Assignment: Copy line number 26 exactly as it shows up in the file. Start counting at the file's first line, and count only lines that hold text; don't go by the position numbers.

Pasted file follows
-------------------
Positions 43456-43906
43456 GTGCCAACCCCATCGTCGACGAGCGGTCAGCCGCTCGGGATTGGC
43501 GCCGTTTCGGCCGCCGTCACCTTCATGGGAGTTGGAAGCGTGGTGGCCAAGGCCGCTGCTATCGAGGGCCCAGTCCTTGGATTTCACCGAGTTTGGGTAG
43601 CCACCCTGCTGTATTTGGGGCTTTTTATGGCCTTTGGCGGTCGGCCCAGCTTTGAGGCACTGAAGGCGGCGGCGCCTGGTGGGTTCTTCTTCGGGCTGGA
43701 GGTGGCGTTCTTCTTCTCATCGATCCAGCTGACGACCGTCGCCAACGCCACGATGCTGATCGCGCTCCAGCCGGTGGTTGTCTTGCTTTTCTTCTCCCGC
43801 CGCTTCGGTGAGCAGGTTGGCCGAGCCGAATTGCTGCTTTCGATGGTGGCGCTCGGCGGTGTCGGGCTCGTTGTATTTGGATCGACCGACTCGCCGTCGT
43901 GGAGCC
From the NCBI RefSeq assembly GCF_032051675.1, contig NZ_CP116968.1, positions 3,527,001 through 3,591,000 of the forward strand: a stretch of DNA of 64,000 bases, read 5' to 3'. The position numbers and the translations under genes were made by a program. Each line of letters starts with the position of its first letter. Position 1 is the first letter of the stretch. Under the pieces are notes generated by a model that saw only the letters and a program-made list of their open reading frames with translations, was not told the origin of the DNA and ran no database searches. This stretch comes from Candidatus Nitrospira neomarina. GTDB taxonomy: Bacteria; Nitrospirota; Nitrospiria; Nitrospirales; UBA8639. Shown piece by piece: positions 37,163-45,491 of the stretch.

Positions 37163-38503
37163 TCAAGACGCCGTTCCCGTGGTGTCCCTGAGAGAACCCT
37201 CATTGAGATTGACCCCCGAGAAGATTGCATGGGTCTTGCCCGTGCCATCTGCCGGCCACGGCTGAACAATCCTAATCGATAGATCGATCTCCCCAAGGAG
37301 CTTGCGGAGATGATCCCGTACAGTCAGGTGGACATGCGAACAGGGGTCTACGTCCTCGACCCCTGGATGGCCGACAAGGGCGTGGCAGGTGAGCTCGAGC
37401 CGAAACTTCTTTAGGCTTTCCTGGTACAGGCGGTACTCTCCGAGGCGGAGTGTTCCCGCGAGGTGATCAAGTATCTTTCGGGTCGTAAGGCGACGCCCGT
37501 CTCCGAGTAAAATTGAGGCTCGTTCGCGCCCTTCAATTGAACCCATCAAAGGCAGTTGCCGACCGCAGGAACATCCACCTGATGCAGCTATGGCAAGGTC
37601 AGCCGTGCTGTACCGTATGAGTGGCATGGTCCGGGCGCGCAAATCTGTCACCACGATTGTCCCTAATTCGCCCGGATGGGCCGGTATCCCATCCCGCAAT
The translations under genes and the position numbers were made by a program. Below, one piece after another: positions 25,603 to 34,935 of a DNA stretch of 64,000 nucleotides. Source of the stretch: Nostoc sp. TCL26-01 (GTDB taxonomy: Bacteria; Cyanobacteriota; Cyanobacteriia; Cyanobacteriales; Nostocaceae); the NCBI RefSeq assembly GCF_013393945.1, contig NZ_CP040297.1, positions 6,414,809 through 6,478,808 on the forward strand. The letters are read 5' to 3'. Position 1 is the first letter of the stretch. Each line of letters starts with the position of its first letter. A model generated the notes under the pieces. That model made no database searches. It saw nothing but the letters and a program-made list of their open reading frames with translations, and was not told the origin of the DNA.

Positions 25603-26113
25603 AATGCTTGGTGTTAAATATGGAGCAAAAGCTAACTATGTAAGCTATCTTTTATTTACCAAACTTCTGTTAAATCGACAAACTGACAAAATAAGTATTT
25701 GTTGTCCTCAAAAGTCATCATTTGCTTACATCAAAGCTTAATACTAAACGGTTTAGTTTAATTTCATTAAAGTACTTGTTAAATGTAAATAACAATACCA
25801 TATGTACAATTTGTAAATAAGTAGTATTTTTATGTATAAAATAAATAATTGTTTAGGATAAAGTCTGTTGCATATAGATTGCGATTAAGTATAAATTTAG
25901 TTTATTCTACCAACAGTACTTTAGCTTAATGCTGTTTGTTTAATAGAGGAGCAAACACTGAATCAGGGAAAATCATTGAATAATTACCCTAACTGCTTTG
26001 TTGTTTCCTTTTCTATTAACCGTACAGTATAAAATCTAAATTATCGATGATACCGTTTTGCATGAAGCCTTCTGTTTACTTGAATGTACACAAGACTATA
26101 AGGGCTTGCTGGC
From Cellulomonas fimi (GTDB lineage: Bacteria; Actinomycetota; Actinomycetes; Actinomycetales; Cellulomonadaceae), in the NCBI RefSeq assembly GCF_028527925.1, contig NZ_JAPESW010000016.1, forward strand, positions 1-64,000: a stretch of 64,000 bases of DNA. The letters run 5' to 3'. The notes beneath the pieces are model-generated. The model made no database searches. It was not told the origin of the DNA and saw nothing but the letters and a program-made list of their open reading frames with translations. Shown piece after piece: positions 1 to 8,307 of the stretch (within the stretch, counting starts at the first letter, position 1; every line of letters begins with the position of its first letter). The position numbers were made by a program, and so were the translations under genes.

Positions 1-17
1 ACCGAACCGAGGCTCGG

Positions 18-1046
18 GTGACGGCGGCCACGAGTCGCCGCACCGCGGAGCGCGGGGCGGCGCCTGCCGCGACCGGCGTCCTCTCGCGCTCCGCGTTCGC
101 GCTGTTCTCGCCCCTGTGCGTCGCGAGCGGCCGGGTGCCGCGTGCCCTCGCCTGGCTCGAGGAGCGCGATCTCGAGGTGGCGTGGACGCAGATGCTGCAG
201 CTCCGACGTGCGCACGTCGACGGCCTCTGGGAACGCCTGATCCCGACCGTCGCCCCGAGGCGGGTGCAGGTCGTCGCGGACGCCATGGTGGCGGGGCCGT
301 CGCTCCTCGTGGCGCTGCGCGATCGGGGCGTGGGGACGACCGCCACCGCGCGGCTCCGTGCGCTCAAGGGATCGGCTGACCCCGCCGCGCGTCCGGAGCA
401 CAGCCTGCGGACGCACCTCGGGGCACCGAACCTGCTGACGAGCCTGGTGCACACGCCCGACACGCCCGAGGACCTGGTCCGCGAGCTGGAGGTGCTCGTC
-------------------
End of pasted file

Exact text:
1 ACCGAACCGAGGCTCGG